The bleak deserted shopping centres and other neglected spaces that are the subject matter were often augmented by once ambitious or exotic names, advertising slogans or graffiti. Thus the Paradise Shopping Centre was anything but. Irony has been the new black of conceptual art for some time but the Caravan Gallery pulled it off to great effect. One got the impression that they actually cared about the condition of
After that Debbie and I headed over to the winter gardens and spent a while under the glass dome which is mostly covered in seagull shit. As one gazed up through the impressive collection of trees and ferns, there was a birds eye view of avian sphincters.
After a spot of lunch we wandered up to the museum to take a look at the glass collection and an exhibition by Abram Games, a graphic designer whose work was used during WW2 for propaganda aimed at the troops doing the fighting and the folks back on the home front. We both loved his work which seemed remarkably contemporary. Perhaps it’s just that everything else is so retro. Either way we were pleased to have a gentle day out sans offspring and time to ourselves.
In the evening we saw Millions directed by Danny Boyle (of Trainspotting Fame). Compared to Todd Solondz’ dark and disturbing movie Palindromes that we’d seen the night before, this was a laugh a minute.
I guess if one was looking for a definition of quality time then today would be it. It was a special space where Debbie and I found the couple who were madly in love with each other again. So often the various duties, roles and responsibilities that we are obliged to deal with have the effect of distracting us from what is really important. Today it was wonderful to strip all that away and find the joy in something as a simple as holding hands.
Wednesday, June 01, 2005
For all the art-games, strategising and punditry on anything from the Turner prize to voting Lib Deb, Brian Eno’s latest album, Another Day On Earth, provides a timely reminder that the real secret to his peculiar success has always been his unerring sense of melody. Strip away the theories, concepts, futurology and Renaissance-man tags and what you’re left with is someone who knows how to nail a first-rate song down and can do it with the pin-point accuracy of seasoned sharp-shooter.
Maybe it was all that doo-wop when he was a kid or maybe it comes from having rubbed satin and tat with Bryan Ferry when he was still writing decent tunes. Perhaps its hanging out with the Bowie’s and Bono’s of this world or almost any shining star in the cultural firmament of the last thirty years you might care to mention. Wherever he gets it from doesn’t matter; having created a genre or two in his time, renovated numerous careers of the great and good as well as inspiring countless legions of artists around the globe, Brian Eno has nothing to prove.
Bright, joyful and at times exceptionally moving, much of the album basks in the mellifluous glow of Eno’s multi-tracked voice. The shuffling upbeat grooves of Under (previously heard on the abandoned My Squelchy Life) and the ludicrously uplifting Just Another Day show Eno as a relaxed crooner out to enjoy himself.
Perhaps the album’s crowning glory is the blissful And Then So Clear. It contains everything one might hope to encounter in Eno’s music; lofty sonics, astute use of space, rich cadences and a drop-dead gorgeous resolution. Not for the first time in his career Eno somehow grasps the ineffable resulting in a track that is devastatingly effective and stirringly poignant. When it ends you don’t know whether to laugh or cry. Originally intended as the album’s ending where it would have provided an opulent closing statement in the manner of Spider And I, it’s been re-sequenced and truncated acting now as a glacial comparison to the slow-burning heat of the album’s opener, This.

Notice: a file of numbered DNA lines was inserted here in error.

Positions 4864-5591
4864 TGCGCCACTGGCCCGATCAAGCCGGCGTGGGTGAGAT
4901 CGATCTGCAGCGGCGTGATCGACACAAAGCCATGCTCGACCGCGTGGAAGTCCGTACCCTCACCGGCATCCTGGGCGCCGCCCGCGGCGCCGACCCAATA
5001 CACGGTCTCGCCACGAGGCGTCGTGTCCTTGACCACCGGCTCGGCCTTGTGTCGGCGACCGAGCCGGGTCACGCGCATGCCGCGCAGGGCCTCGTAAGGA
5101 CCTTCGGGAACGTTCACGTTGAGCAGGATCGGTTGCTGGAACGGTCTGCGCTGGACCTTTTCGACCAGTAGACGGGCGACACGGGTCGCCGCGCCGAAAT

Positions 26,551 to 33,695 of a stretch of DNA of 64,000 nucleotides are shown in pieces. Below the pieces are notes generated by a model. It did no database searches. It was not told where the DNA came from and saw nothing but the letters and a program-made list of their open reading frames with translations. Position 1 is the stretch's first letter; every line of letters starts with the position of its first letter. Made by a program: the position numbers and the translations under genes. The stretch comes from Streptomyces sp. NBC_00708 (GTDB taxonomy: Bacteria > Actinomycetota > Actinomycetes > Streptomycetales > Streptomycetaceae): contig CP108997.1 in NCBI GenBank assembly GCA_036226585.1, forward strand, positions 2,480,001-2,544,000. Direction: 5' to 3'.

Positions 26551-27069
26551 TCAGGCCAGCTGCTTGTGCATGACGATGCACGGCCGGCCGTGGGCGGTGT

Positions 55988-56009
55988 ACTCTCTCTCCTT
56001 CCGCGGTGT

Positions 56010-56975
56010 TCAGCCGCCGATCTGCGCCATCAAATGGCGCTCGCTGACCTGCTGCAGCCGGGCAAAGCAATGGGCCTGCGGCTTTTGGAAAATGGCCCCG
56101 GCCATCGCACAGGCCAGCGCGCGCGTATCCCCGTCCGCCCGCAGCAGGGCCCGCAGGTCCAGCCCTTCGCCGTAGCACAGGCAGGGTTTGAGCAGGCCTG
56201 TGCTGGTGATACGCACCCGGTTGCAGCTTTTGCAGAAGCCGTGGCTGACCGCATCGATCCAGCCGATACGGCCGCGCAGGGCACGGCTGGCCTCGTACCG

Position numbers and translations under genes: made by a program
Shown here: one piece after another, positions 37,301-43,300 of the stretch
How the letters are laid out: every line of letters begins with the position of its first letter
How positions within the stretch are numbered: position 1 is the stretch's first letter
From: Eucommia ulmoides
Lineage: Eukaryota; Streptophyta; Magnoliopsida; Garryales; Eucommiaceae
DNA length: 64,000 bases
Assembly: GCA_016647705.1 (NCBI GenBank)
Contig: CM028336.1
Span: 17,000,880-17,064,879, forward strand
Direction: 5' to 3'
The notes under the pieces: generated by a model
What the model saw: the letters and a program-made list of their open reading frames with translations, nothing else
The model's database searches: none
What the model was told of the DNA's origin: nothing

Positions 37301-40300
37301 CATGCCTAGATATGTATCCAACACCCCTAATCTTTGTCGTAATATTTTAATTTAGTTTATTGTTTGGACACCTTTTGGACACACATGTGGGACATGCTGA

Like the painter who captures the complexity of experience with a few brush strokes, so Eno is capable of invoking feelings and moods with a disarming and seductive simplicity that belies the detail and complexity of his processes. Going Unconscious and the tentative Long Way Down waft in and out of focus, interludes that gently usher us along to the plush Caught Between, a quirky ballad surrounded by a rattling, spinning environment and a droll solo that sounds like Robert Fripp crossed with Rolf Harris on Stylophone. He’s having fun and enjoying himself and it shines though in abundance.
A somewhat darker edge creeps in with the nervous urgency of Passing Over. Following a pensive vocal, the brooding middle section contains a swarming backdrop of grinding, distorted guitars and an ominous tumbling echo-drenched piano solo. In an already tightly plotted drama, the real twist comes when Eno’s vocals return. Augmented to a ring-modulated baritone rasp, he chillingly announces that the past is gone and can never be recollected. It’s a genuinely unsettling moment. Bonebomb, (David Bowie’s favourite cut apparently) also shares a jarring throbbing quality; lines recited by a female voice are scattered like seeds from which ideas and provocative correspondences burst and bloom.
How Many Worlds is an object lesson in Eno’s other trademark skill - making a little go a long way. Here a looped Spanish guitar provides the brisk foundation for a song that asks questions about life with the naïve precision of an inquisitive child. Here, the luscious instrumental passage, partially reminiscent of Ascending from the Apollo album, captures Eno at his most yearning. The surging romanticism as the string section swells and falls away is without doubt one of the most breath-taking and accomplished moments in his recorded output.
Another Day On Earth represents the best of Eno’s sound worlds, an eloquent, articulate collection combining in a triumphant record of memorable songs. It’s an old friend returning, a big friendly hug of an album; it’s music to put a smile on your face.